September 25, 2009
NHL season previews often sell you an impressive bill of goods before you realize, at the end of the season, you're holding an empty box. Which makes using advertisements and infomercials the appropriate template for Puck Daddy's 2009-10 NHL Season Previews, presented each day throughout September.
Last Season's Ad Copy (See Also Sharks Eulogy): First in the Western Conference and first in the Pacific Division (53-18-11, 117 points), in winning the President's Trophy. Lost to the Anaheim Ducks in six games that saw Jonas Hiller(notes) outplay Evgeni Nabokov(notes), the Anaheim top line outclass the San Jose's dynamic trio and the Sharks looking toothless in the postseason.
Everyone expected GM Doug Wilson to do something dramatic this summer. And then we waited. And waited. And waited. Oh, look, Patrick Marleau(notes) was stripped of the captaincy! ... eh, not exactly dramatic. And waited. And waited. And ... wait as second: Dany Heatley(notes) is a San Jose Shark?
Arguably the most hated man in Canada who isn't also commissioner of a professional hockey league, Heatley's trade demand was finally fulfilled by the Ottawa Senators to a Dany-endorsed location (sorry, Edmonton) in a stunning move for the Sharks.
But as many headlines as Heatley generated, there were other smaller moves made by Wilson that could mean the difference between champ and choke this year. It's a critical year of redemption for San Jose, but it's also a vital one, as the window of opportunity for this version of the Sharks to win a Stanley Cup is closing.
Latest Gadgets (Offseason Additions): If you were told the best team in the Western Conference (regular season edition) was adding a winger with 180 goals in the last four seasons, to a line with one of the best assist men in hockey, that team would likely be on your short list of Cup contenders, right?
Unless the team is the Sharks, and the player is Dany Heatley.
There's no getting around the fact that Heatley's trade demand from the Ottawa Senators, and insipid justification for it, have created uncertainty about his being a positive presence in the locker room. He carries a 747's-worth of baggage to San Jose, but sounds eager to prove the critics wrong. If he does, a Top 3 finish in goals-scored isn't out of the question.
The Heatley trade grabbed the headlines, but it's the smaller moves from GM Doug Wilson that should inspire hope. Adding gritty lower-liners like center Scot Nichol (Nashville), Jed Ortmeyer(notes) (Nashville) and most recently Manny Malholtra (Columbus) adds a different kind of hunger to this team than the bigger-named vets they had last season. In marine biologist terms, it's the difference between a Shark who craves human flesh and one that has a bunch of old license plates in its stomach.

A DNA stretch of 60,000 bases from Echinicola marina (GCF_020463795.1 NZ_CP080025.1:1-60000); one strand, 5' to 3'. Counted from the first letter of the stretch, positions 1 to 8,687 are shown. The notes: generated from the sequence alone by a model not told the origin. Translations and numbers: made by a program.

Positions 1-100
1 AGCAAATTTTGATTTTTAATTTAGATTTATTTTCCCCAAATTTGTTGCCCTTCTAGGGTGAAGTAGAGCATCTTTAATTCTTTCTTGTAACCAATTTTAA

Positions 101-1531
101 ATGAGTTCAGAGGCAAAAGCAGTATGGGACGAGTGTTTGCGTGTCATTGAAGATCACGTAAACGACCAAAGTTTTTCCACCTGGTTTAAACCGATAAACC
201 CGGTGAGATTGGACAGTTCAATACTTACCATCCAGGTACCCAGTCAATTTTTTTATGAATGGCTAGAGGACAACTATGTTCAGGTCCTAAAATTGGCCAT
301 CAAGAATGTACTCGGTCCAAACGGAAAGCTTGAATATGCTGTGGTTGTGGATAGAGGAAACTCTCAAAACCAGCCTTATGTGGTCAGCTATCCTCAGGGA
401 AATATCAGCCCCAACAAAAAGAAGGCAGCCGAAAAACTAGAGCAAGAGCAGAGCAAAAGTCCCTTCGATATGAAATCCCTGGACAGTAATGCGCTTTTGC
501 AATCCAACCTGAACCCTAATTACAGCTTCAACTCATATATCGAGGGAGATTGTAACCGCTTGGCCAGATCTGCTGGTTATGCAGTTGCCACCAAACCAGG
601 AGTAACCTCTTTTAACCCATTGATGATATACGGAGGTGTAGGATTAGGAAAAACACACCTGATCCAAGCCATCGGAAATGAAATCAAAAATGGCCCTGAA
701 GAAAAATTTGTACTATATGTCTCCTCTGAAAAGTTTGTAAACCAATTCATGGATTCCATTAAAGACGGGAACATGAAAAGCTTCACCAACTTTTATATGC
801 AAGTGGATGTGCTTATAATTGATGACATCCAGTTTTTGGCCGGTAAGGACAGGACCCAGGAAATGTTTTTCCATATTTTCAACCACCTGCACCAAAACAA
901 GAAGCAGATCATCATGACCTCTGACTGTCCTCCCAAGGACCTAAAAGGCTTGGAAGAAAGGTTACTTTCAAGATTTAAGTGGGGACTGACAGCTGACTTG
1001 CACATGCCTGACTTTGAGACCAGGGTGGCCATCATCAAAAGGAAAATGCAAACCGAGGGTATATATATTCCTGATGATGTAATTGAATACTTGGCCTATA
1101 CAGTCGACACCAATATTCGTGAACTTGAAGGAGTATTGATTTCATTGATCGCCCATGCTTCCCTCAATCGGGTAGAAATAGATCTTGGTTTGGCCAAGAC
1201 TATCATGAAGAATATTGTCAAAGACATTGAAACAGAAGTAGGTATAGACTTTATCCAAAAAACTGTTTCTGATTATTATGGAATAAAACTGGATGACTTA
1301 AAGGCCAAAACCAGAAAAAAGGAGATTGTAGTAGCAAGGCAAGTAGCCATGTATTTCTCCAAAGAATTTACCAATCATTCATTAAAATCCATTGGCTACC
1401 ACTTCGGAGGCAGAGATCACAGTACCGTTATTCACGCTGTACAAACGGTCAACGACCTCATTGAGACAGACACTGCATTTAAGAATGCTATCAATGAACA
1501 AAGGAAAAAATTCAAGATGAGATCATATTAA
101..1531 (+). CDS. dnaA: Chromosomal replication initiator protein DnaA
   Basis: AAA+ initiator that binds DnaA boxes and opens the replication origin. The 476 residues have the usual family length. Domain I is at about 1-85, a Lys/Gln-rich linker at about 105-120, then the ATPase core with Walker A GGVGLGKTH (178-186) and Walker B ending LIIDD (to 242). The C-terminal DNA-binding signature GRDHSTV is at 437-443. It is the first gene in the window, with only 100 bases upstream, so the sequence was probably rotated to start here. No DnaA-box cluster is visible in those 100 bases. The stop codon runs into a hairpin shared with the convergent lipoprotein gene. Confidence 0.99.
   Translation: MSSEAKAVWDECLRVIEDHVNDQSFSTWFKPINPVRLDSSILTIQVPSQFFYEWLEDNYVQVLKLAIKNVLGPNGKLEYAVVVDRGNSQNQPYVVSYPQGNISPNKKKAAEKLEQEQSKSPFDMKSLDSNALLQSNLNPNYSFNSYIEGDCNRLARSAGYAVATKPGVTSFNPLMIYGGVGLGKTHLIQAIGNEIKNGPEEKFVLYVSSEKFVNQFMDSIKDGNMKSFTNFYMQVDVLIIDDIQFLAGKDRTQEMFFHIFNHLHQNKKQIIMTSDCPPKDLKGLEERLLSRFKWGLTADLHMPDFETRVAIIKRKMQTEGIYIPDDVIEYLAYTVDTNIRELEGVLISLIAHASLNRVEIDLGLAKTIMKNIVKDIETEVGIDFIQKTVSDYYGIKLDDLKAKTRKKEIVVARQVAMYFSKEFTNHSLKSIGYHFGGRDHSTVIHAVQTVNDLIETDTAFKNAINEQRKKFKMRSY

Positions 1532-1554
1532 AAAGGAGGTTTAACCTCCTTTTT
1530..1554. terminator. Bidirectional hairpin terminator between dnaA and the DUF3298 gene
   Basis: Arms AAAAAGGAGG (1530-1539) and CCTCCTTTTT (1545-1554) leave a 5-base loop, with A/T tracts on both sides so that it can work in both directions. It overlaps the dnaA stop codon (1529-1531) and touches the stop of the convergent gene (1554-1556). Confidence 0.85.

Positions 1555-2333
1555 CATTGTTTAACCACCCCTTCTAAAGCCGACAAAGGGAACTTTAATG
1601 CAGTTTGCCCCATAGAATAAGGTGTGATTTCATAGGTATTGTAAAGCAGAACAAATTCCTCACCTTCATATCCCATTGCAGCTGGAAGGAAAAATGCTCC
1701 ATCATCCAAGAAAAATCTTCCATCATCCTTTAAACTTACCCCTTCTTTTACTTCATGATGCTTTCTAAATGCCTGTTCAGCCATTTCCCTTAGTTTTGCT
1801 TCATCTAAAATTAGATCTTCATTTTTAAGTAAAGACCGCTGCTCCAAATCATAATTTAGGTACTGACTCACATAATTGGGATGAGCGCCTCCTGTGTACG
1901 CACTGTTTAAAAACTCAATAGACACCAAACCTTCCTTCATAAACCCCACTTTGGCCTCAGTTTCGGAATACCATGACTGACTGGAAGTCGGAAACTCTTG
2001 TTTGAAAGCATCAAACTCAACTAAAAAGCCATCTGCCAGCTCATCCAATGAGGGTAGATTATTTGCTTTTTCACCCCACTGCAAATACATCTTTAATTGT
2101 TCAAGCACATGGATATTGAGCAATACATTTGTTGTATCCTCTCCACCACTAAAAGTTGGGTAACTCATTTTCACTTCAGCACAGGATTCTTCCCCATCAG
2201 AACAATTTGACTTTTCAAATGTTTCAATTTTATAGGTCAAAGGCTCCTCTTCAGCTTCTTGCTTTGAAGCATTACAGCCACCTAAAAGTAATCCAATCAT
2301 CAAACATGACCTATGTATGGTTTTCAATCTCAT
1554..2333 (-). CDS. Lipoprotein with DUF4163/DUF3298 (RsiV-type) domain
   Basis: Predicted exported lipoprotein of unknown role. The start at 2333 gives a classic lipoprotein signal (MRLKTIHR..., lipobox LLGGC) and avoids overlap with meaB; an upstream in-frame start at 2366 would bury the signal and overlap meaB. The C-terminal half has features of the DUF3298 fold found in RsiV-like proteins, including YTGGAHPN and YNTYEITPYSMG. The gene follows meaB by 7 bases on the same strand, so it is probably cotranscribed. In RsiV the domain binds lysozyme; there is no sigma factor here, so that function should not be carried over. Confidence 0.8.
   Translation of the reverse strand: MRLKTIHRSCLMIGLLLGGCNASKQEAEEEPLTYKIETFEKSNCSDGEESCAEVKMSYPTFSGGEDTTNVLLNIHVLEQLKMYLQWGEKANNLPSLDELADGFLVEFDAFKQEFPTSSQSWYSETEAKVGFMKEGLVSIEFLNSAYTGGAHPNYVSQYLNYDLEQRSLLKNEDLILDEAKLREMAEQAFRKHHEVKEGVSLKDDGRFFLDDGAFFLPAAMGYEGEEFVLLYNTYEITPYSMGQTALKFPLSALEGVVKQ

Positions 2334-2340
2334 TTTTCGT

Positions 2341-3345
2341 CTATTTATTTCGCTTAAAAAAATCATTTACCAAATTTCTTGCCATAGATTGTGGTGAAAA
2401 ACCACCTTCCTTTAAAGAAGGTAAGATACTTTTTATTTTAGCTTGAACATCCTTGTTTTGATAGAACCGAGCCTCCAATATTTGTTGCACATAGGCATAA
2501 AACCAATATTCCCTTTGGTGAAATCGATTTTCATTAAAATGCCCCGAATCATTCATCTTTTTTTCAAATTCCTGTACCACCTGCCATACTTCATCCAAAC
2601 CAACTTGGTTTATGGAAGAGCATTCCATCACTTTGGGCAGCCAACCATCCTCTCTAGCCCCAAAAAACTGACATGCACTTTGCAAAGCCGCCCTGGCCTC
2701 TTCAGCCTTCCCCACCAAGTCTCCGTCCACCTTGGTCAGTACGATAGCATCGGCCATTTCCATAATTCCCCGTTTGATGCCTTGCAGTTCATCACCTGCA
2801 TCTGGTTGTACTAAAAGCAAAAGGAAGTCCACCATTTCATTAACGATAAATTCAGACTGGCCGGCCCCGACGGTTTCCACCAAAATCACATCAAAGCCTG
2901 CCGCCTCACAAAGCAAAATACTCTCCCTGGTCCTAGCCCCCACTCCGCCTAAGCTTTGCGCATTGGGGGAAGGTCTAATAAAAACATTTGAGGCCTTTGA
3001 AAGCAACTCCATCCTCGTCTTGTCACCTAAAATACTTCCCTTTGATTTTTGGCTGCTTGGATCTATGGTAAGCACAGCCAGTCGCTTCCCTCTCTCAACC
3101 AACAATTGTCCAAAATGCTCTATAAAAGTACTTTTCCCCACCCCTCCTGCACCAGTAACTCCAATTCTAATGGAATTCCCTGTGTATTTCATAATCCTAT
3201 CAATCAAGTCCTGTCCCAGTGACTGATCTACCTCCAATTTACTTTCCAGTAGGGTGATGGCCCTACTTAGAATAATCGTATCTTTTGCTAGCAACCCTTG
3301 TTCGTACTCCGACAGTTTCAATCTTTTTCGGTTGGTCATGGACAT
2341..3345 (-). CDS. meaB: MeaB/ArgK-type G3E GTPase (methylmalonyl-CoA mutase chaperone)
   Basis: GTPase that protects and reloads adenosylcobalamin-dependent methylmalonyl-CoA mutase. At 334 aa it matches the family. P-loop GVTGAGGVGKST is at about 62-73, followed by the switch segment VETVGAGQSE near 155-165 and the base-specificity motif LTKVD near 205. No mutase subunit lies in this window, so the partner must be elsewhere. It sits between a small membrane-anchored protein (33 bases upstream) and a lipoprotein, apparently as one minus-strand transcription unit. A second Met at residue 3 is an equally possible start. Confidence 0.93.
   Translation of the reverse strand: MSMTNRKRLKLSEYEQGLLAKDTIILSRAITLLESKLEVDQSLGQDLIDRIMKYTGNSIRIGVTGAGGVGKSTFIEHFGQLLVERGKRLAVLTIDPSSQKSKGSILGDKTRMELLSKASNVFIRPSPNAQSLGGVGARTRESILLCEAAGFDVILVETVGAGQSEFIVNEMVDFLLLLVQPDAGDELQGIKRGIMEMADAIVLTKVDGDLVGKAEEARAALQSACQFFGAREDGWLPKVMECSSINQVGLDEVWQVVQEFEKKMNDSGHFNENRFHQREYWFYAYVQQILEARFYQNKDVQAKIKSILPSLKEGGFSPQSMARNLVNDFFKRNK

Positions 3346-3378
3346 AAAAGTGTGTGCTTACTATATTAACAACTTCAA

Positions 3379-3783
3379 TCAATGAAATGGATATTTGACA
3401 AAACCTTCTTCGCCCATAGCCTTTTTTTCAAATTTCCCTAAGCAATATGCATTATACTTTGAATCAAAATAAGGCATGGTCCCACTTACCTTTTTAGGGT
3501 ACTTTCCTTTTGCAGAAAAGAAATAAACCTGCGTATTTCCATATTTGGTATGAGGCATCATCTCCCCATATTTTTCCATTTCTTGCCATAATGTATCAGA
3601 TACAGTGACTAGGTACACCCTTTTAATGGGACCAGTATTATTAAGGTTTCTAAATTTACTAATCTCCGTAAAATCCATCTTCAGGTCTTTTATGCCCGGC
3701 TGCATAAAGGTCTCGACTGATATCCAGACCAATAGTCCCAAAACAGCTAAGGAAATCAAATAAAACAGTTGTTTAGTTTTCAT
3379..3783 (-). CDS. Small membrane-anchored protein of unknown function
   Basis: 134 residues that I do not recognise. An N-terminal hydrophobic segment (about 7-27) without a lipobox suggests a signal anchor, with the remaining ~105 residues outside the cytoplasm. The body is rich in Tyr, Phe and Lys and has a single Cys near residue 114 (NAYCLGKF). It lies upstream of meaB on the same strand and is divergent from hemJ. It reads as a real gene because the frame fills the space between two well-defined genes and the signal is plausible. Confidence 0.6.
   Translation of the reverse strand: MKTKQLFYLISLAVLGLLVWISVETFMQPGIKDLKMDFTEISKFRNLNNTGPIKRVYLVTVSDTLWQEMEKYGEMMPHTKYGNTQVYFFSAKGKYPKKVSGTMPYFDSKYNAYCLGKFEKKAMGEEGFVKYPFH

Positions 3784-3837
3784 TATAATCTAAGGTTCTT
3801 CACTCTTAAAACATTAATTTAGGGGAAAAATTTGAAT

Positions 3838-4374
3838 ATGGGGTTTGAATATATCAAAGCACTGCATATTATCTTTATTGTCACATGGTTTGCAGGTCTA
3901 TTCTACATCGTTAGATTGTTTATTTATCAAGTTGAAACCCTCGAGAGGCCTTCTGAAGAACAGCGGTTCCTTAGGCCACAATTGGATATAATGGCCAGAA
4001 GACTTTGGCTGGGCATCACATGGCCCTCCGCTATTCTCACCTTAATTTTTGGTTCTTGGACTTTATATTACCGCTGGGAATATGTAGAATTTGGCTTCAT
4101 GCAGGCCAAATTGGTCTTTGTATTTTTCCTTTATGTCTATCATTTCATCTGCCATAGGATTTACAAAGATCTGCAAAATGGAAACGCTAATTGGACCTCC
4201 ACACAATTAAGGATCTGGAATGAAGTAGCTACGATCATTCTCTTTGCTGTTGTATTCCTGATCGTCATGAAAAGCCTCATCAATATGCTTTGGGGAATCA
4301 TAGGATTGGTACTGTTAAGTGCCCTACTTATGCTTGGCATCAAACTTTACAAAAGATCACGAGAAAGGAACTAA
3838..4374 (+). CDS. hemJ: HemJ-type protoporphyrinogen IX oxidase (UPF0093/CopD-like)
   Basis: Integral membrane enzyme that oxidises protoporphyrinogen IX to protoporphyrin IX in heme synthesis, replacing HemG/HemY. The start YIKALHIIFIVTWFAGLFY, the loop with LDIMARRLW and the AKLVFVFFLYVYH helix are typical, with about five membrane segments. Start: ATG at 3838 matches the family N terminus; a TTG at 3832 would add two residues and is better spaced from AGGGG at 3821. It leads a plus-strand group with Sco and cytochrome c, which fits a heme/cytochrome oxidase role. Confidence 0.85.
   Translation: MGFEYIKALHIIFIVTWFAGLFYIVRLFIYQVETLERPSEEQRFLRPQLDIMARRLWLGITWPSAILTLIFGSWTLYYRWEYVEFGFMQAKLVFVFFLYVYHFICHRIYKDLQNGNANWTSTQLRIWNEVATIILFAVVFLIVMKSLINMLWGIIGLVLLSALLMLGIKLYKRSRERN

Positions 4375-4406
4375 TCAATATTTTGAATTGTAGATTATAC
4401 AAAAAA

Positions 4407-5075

To The Recycle Bin (Offseason Subtractions): Newly minted Senators Milan Michalek(notes) (23-34-57) and Jonathan Cheechoo(notes) (12-17-29) were different degrees of enigmatic, but neither of them was close to the kind of consistency a winning team needs. In Cheechoo's case, the waiting game for the fan favorite to regain his touch had run its course.
Christian Ehrhoff(notes), traded to the Vancouver Canucks with Brad Lukowich(notes) in a cost-saving move, scored 42 points that included 25 on the power play last season. He was erratic, but could be missed.
The other departures came in a subtle house-cleaning of the team's depth. Jeremy Roenick(notes) and Claude Lemieux(notes) hung up their skates. (In Claude's case, again.) Marcel Goc(notes), Mike Grier(notes) and Travis Moen(notes) were all unsigned. Backup goalie Brian Boucher(notes) went back to Philadelphia, where his life as a career backup goalie began.
The Pitchman (Top Offensive Player): Unfairly maligned as usual due to expectations born from his salary and his size, Joe Thornton's(notes) 86-point season was still down from previous totals. His five points in six playoff games was offset by getting dominated by the Ducks' first line and skating to a minus-3. But he was able to combine with Devin Setoguchi(notes) (31-34-65 in a star-making performance) and Patrick Marleau (38-33-71) to form one of the most lethal lines in the NHL.
This season, it appears to be Thornton/Setoguchi/Heatley on the same line. If it clicks, Jumbo Joe's a threat to break 100 points again. Just another reason why he's the center of the decade.
Introducing ... (Potential Breakout Player): Winger Ryane Clowe(notes) has a new four-year contract and a new linemate, upgrading from Michalek to Marleau. He had 22 goals in 71 games last season, the first time he played more than 60 in a season. Should he remain healthy, his offensive numbers should increase with Marleau and returning linemate Joe Pavelski(notes) (25-34-59). The contract is a vote of confidence after news that Wilson was shopping him leaked during the summer.
Operators Are Standing By (The Defensemen): After escaping the petty "Mean Girls on Skates" back-fighting in Tampa Bay, Dan Boyle(notes) had a Norris-worthy season for the Sharks: 16 goals and 41 assists with an average of 24:46 time on ice per game. Fellow veteran Rob Blake(notes) had his highest point total in three years (45) and skated to a plus-15.